Thomas’ Developer Blog

May 1, 2008

Neat little HTML encoding trick in javascript

Filed under: AJAX, HTML, javascript — Tags: , , , , — sanzon @ 4:00 am

I came across a really neat trick in javascript lately that actually goes ahead and kind of cheats in a very effective manor!

Here’s the problem with javascript, everytime you send information from a form to a server side script, such as with AJAX, with HTML brackets it will return an error.  You can either manually fix this, or use a really neat trick called “escape”

 function escapeHTMLEncode(str) {
  var div = document.createElement(‘div’);
  var text = document.createTextNode(str);
  return div.innerHTML;

 What this simple little function does is take the internal HTML conversion code from your browser and returns a string converted to HTML.  It’s an awsome trick with how simple it is.

See, you have to note that whenever a browser creates an element in javascript, and a text node is created, the browser will go ahead and make sure that string comes out as raw code, and not as HTML, thus the term textnode and not innerHTML.

Now if they only had a way to reverse it that was that easy. lol



  1. Hi,

    Really very helpful post.



    Comment by Surjit Singh Dadhwal — May 1, 2008 @ 7:33 am

  2. […] IE, Internet Explorer, regex, replace, Rubic’s Cube, Safari, Thomas, trick, unescape |   Over here, Thomas has this “neat little HTML encoding trick in […]

    Pingback by A Challenge « Dreaming In JavaScript — July 6, 2008 @ 12:21 am

  3. Thank you Thomas. It works beautifully.

    Comment by Tony — October 23, 2008 @ 9:25 pm

  4. This is not 100% reliable. Whitespace characters like \n and \r are stripped out, though perversely \t isn’t. Thus ‘One->\r\n\t<-two’ is returned as ‘One->\t<-two’; notice the \n and \r are gone, and the \t is still there unconverted. The double-quote isn’t converted either; probably there are others missed. This is on IE7.

    Comment by M Derrick Glass — November 14, 2008 @ 8:15 pm

  5. And you’ll notice this web site doesn’t properly html-encode its data, as the ampersand g t semi-colon and ampersand l t semi-colon got redisplayed as the decoded equivalents.

    Comment by M Derrick Glass — November 14, 2008 @ 8:17 pm

  6. As with most little tricks like this there are often a few minor issues.

    Actually the one case in which I needed this trick was completely redone recently using .Net 3.5 AJAX code which works out a lot better.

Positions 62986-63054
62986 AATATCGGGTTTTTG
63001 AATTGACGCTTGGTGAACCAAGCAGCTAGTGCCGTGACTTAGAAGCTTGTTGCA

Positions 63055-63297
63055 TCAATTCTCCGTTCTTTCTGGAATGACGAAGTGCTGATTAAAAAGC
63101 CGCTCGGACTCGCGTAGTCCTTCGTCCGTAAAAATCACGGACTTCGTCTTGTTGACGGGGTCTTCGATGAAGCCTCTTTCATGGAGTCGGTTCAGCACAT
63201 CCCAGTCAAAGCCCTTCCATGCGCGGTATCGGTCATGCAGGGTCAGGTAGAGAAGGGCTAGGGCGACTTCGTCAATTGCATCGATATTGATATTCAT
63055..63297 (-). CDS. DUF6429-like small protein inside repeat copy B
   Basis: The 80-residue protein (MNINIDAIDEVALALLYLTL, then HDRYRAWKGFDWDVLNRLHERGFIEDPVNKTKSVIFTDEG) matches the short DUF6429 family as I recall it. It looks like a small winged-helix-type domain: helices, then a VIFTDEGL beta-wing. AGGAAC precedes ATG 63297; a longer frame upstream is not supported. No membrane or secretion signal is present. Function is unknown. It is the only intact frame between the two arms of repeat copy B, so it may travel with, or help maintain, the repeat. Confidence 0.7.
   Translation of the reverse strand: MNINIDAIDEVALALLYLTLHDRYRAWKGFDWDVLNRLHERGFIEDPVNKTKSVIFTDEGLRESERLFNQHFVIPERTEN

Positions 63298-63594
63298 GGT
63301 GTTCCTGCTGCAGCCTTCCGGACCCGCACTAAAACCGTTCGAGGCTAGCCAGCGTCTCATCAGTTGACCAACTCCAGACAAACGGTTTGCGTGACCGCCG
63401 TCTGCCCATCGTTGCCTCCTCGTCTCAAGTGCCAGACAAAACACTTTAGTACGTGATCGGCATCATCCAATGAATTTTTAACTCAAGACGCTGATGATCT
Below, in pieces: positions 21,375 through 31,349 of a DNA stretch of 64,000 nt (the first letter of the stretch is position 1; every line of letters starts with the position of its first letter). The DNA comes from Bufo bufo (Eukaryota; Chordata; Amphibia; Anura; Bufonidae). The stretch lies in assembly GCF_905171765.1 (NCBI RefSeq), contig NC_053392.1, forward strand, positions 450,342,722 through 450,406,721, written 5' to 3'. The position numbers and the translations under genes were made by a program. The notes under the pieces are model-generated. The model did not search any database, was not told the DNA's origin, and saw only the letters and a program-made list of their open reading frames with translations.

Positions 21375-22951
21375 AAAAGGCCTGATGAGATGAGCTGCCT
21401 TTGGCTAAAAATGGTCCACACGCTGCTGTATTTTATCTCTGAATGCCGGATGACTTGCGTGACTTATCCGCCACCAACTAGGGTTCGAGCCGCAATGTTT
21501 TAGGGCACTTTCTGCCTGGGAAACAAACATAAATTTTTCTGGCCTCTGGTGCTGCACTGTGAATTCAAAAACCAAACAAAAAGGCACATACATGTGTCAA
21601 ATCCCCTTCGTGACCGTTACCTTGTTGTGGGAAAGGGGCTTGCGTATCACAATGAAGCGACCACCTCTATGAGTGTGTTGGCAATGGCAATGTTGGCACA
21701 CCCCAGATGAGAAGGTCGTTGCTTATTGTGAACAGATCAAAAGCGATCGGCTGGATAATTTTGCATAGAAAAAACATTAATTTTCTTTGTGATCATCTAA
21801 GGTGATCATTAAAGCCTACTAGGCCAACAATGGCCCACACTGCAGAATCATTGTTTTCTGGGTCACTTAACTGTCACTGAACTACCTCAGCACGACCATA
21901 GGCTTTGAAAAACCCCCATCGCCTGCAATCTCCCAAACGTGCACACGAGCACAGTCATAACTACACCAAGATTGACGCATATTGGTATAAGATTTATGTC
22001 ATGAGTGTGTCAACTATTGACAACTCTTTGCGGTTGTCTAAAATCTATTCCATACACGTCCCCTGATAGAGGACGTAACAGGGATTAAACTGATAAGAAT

To fix this problem you could try to use HTML entities instead, such as:

    var source = ‘One->\r\n\t<-two’;
    source = escapeHTMLEncode(source);

    or something to that effect. I haven’t tested the code above but the general concept would help fix it up a bit it.

    Comment by sanzon — November 15, 2008 @ 11:13 pm

  7. I have recently had to work with html encoding and decoding client side with JS due to handling RSS feed content with malformed & double encoded entities.

    The problem with just doing something like

    s = s.replace(/&/g,”&”).replace(/”/i,”"”);

    is that you could end up double encoding existing entities e.g

    “and he cost £200,000k”


    "and he cost &pound;200,000k"

    It would be nice if content wasn’t delivered to me in a way that could cause issues like this but I have had it happen.

    I have an encoder object that encodes to numerical entities first and handles double encoding which you can see at

    Comment by Rob — July 25, 2009 @ 2:26 am

  8. Thank you. Elegant and fast.

    Comment by Andrew Banks — August 11, 2009 @ 7:14 pm

  9. Hi
    It does not work for all cases:

    ‘La vie est “dure. N\’est pas?’

    Comment by Ben — September 2, 2009 @ 9:20 am

  10. This is how to reverse it.

    function unescapeString(str) {
    var div = document.createElement(‘div’);
    div.innerHTML = str;

    Comment by Han — October 30, 2009 @ 1:58 am


    Comment by s das — April 22, 2011 @ 5:34 pm

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